Formation temperature is a crucial factor in determining contact time. The process will be highly effective in most reservoir matrices with a formation temperature and treating solution temperature of about 300° F. and a treating solution concentration of about 5% potassium hydroxide. At these conditions, the required contact time would be about 1 hour. But with cooler temperatures such as 200° F., the contact time with the reservoir rock must be lengthened or the concentration of the treating solution must be substantially increased. A 20% potassium hydroxide treating solution is recommended in order to maintain contact time at about 1 hour at 200° F. formation temperature. It is generally preferred to pay for a more highly concentrated solution to speed up reaction times rather than pay for longer contact times because of the substantially higher labor and equipment costs when compared to the cost of additional chemicals for the treating solution.
The following examples will further illustrate the novel alkaline stimulation technique for the present invention. These examples are given by way of illustration and not as limitations on the scope of the invention. Thus, it should be understood that the composition and concentration of the treating and buffer solutions may be varied to achieve similar results within the scope of the invention.
The method of the present invention was tested on several Berea sandstone cores in the laboratory. The increase in permeability was much greater and longer lasting when the relatively unreactive, high pH, buffer solutions were employed.
One inch diameter, one inch thick, unfired Berea sandstone cores were employed in a Hassler type permeability cell. These cores had a classic sandstone composition of about 80% quartz and about 10% total clay. About 4% by weight of the cores were illite clays and about 5% by weight of the cores were kaolinite and chlorite clays. Some of the cores had about a 5% expandability fraction of illite clay. None of the cores contained significant amounts of montmorillonite.
The before and after buffer solutions were injected at 300° F. and contained 1.5% potassium hydroxide and 1.9% potassium chloride. The solutions buffered to a pH of 12.8 and had little reaction with the cores. The treating solutions contained 5% and 45% potassium hydroxide.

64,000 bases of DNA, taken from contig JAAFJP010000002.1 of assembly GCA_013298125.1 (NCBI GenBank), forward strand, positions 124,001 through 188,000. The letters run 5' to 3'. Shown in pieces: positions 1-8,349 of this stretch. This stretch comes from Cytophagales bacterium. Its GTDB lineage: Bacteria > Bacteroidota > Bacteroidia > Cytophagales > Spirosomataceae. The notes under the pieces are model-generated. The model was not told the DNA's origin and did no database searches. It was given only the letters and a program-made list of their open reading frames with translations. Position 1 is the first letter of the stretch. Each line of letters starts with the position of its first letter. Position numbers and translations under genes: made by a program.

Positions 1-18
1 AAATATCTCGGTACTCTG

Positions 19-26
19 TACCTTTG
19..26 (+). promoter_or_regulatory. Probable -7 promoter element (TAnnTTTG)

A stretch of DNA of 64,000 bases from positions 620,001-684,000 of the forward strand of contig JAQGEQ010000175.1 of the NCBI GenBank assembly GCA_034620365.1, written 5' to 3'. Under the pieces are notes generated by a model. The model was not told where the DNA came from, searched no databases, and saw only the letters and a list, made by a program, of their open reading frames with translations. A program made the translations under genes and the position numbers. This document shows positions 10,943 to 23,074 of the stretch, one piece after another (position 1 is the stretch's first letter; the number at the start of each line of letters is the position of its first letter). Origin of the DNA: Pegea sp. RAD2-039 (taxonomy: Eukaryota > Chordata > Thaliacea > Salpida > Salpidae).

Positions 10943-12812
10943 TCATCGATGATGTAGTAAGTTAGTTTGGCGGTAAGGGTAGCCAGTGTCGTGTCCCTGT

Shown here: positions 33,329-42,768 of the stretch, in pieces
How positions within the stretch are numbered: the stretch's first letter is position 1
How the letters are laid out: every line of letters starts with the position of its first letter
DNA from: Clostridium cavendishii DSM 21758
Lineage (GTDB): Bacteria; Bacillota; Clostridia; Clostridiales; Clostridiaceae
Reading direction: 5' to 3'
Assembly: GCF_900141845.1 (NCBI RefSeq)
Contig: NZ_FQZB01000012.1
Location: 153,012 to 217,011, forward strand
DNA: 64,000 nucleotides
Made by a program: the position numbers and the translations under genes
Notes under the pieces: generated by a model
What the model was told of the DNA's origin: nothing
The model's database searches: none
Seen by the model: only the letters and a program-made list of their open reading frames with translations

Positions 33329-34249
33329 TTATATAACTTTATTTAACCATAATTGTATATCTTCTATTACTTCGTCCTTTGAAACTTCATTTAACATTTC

FIG. 1 plots the ratio of measured permeability over the original permeability versus the thousands of pore volume throughput run through the four cores of FIG. 1. The left side of FIG. 1 shows the reduction of permeability that resulted in all four cores when they were flooded with fresh water.
The strong vertical bar in the middle of FIG. 1 represents the potassium hydroxide treatment with and without said spacer solution before and after the treating solution. The graphic plots on the right side of FIG. 1 illustrate the resulting permeability ratios (defined as the present permeability divided by the initial permeability) after the potassium hydroxide treatment. It is clear that the use of the buffer spacer solutions containing 1.5% potassium hydroxide and 1.9% potassium chloride yielded a substantially larger improvement in permeability than the same potassium hydroxide treatments without the before and after buffered spacer solutions. In addition, the permeabilities were fairly stable for a lengthy time after treatment.
The 5% KOH treatment with buffered solutions yielded a permeability ratio of about 2.8 compared to a ratio of about 1.7 without the buffered spacer solutions. The permeability ratios after treatment with 45% KOH with and without buffer solutions were about 2.0 and 0.8, respectively.
A longer core was created by setting up five one inch diameter, one inch long cores in a series for FIG. 2. The results graphed in FIG. 2 illustrate that the 5% KOH treatment with before and after buffered spacers penetrated and improved the permeability of all five cells (cores) of the long cell. An acid treatment would chew up the first core and never reach the end of the long cell.
Many other variations and modifications may be made in the concepts described above by those skilled in the art without departing from the concepts of the present invention. Accordingly, it should be clearly understood the concepts disclosed in the description are illustrative only and are not intended as limitations on the scope of the invention.
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|US9488042||Apr 17, 2015||Nov 8, 2016||Saudi Arabian Oil Company||Chemically-induced pulsed fracturing method|
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|U.S. Classification||166/307, 166/400|
|Jul 6, 1984||AS||Assignment|
Owner name: TEXACO INC., 2000 WESTCHESTER AVE., WHITE PLAINS,
Free format text: ASSIGNMENT OF ASSIGNORS INTEREST.;ASSIGNORS:THIGPEN, ARNOLD B. JR;LOONEY, MARK D.;FADER, PHILIP D.;REEL/FRAME:004291/0679
Effective date: 19840628
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Year of fee payment: 12